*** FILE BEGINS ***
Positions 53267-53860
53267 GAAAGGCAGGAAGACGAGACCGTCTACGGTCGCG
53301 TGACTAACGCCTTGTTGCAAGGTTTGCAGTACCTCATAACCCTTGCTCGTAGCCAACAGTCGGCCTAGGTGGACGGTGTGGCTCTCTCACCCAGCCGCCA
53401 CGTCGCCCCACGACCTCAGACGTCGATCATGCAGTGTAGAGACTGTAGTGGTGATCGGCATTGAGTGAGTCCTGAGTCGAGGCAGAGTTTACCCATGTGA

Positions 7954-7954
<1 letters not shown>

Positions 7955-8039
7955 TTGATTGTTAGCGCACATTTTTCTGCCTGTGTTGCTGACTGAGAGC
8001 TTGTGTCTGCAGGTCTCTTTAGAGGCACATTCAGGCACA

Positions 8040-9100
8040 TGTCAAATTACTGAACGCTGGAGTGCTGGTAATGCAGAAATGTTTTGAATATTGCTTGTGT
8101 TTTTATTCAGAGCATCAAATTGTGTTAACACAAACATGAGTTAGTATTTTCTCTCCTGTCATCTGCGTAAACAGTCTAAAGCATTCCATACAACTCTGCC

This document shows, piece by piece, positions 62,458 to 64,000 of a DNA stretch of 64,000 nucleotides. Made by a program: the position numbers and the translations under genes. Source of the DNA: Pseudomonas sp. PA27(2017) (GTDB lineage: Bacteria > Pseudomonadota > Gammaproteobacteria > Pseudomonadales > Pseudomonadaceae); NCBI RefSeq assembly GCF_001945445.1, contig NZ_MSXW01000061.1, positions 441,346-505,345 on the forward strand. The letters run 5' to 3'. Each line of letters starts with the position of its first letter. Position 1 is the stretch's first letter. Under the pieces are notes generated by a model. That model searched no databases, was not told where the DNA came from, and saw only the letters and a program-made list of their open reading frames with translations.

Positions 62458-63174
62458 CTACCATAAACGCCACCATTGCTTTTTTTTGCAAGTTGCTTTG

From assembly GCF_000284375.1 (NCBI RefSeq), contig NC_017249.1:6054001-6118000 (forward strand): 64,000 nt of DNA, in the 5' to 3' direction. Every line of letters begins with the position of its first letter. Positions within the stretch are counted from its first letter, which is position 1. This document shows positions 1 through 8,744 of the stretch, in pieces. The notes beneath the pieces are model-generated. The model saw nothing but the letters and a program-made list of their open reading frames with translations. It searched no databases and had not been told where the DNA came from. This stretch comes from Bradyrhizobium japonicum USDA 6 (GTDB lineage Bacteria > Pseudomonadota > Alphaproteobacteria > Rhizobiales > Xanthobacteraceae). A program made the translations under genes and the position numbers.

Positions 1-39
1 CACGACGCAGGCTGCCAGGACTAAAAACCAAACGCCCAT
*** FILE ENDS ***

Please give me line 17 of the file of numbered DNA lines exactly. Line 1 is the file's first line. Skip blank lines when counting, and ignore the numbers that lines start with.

Positions 1-39